Yevhen Lysyk was born on September 21 in the village of Shnyriv (now Lviv region, Brody district) in a peasant family. Less than a year after birth, he loses his mother; the boy is raised by his father and grandfather. Yevhen grew up in the nature of Brody, he inherited his grandfather’s love for horses, read many books. The People’s House (Narodnyi Dim), established with the assistance of the Prosvita Society, is active in the village: there is a reading room, a mandolin orchestra and an amateur theater, where Yevhen’s father plays in amateur performances. Hiding in the attic and watching theatrical miracles, the boy receives his first stage experience.
From an early age he shows artistic talent, which his father and grandfather encourage by buying pencils, paper, inexpensive paints. He likes to draw horses the most. In 1937, he begins school.
World War II ruins everything: years of struggle for existence and terrible pictures of the whirlwind of death will forever stay in the mind of the artist. After the war, Soviet power brought to the village new order, collectivization, and mass arrests. The Lysyk family also suffers a terrible fate: Uncle Ivan does not return from the camps, and his three children go through all the circles of hell. Staying in the village is becoming more and more dangerous. Striving to educate his gifted son, and at the same time "get lost" in the city, the father goes with Yevhen to Lviv. Without basic professional training, admission to an art school is impossible, so in 1947 the young man enters the Lviv School of Alfrei Works, where he both masters the profession and discovers the history of world art.
After graduating from school (1949) financial difficulties forced Yevhen to join the army. During his service in the Far East (1950–1953), he created his first scenery for amateur soldier performances in an army club.
After demobilization, he worked at the “Lvivsilmash” plant for some time, until he saw an announcement about the search for a worker in the decorative shop of the Lviv State Opera and Ballet Theater named after I. Franko, whose main artist was then the famous Fedor Nirod. That’s how Yevhen Lysyk gets to the legendary “painting workshop”. The loyal attitude of the management to the talented young man made it possible to work while studying at the institute, which becomes appropriate financial support.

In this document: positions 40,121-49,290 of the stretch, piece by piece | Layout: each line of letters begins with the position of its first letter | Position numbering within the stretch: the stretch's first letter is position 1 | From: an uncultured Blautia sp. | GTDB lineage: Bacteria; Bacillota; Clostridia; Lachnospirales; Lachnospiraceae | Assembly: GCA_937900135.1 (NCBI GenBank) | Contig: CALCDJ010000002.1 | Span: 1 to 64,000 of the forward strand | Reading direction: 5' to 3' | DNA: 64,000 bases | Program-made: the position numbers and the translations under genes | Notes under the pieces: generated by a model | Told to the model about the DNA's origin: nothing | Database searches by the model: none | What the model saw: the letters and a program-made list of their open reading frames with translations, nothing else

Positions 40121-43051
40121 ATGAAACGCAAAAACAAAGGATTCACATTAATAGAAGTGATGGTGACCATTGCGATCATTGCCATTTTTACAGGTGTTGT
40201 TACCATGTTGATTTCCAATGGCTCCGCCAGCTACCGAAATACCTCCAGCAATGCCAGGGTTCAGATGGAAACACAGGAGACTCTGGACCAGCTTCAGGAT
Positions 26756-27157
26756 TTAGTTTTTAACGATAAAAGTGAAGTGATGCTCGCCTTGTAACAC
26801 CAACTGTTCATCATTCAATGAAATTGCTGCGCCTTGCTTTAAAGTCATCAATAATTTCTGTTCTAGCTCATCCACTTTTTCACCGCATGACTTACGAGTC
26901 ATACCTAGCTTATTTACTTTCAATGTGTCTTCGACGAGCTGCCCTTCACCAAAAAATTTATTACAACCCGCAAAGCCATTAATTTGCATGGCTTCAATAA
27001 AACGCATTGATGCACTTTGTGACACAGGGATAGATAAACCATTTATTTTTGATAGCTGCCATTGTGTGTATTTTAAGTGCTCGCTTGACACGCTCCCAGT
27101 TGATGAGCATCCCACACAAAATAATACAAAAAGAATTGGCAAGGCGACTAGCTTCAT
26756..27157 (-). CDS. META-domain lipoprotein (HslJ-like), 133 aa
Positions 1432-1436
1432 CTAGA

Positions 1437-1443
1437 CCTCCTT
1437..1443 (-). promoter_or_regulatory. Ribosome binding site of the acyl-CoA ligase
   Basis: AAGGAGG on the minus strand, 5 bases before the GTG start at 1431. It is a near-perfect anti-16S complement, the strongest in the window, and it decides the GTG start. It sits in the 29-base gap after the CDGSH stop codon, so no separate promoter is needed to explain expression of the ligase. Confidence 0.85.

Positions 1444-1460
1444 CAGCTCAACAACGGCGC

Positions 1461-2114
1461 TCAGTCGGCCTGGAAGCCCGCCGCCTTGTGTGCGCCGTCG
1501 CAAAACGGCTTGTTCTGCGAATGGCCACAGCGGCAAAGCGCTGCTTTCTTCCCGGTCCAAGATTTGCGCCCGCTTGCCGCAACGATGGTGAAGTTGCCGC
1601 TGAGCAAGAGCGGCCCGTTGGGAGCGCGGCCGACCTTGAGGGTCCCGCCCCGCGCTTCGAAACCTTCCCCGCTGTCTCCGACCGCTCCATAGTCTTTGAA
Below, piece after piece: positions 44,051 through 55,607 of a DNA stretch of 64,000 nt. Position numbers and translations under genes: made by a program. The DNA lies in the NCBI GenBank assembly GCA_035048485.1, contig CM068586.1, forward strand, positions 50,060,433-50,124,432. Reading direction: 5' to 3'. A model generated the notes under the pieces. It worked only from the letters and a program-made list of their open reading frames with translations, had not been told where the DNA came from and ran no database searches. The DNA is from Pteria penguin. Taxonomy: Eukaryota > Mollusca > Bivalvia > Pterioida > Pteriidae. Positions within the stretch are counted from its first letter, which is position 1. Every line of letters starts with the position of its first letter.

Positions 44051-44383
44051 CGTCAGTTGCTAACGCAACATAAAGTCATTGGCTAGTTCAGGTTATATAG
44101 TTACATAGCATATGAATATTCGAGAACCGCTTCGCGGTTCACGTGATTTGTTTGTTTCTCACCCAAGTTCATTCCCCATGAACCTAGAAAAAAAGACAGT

In 1955 he enters the Lviv Polygraphic Institute named after I. Fedorov to the graphics department, which is unexpectedly closed in a year, but Yevhen was transferred to the Department of Monumental Painting at the Lviv State Institute of Applied and Decorative Arts (first as a candidate, and in six months on general rights — for academic success). Roman Selskyi, who is distinguished by his European education and deep knowledge of the theory of composition and color as well as the charismatic Ivan Skobalo teach here. Most of the teachers of the Institute, however, are hopelessly stuck in the school of Peredvizhiki.
Young Lysyk is looking for his own way in art; he does not accept both mindless copying and problem-free decorativism. He is fascinated by the drawings of senior student Eldar Efendijev, which are characterized by a constructive understanding of the anatomy of the human body, its architectural plasticity. Of the masters of past eras, Michelangelo is especially revered for his depth of images and the perfect sense of the human body. Lysyk is interested in the work of Mexican monumentalists, especially Siqueiros, whose paintings seem to destroy the plane of the wall, creating a breakthrough to another reality. Fascination with Picasso’s work began with clippings of magazine illustrations (behind the Iron Curtain, modern art was not only criticized in articles, but also illustrated with reproductions).
The search for a new plastic expression causes misunderstanding on the part of the Institute’s management, and, in 1960, Lysyk is expelled on a standard charge of formalism. Seeking to continue his art education, he tries to enter the Moscow State Academic Art Institute named after V. Surikov. In Moscow, a Lviv student is offered a second-year education, and this acts as a catalyst for Lviv: Lysyk is being reinstated at the institute at home.
In 1961, he defended his diploma and continued to work at the Opera House — as a production designer. During the year he presented his first independent work, solved in the style of constructive minimalism — the scenography of three ballets combined in one performance: “Glory to the Astronauts” by Yuri Biriukov, “Poem about a Negro” by George Gershwin, “Bolero” by Maurice Ravel. The performance was a great success.
The staging of A. Khachaturian’s ballet “Spartacus” in 1965 can be called a creative manifesto of the artist in theatrical art. The scenery here becomes a full participant in the musical and dancing action, and sometimes, even becomes a powerful core of its emotional and philosophical content.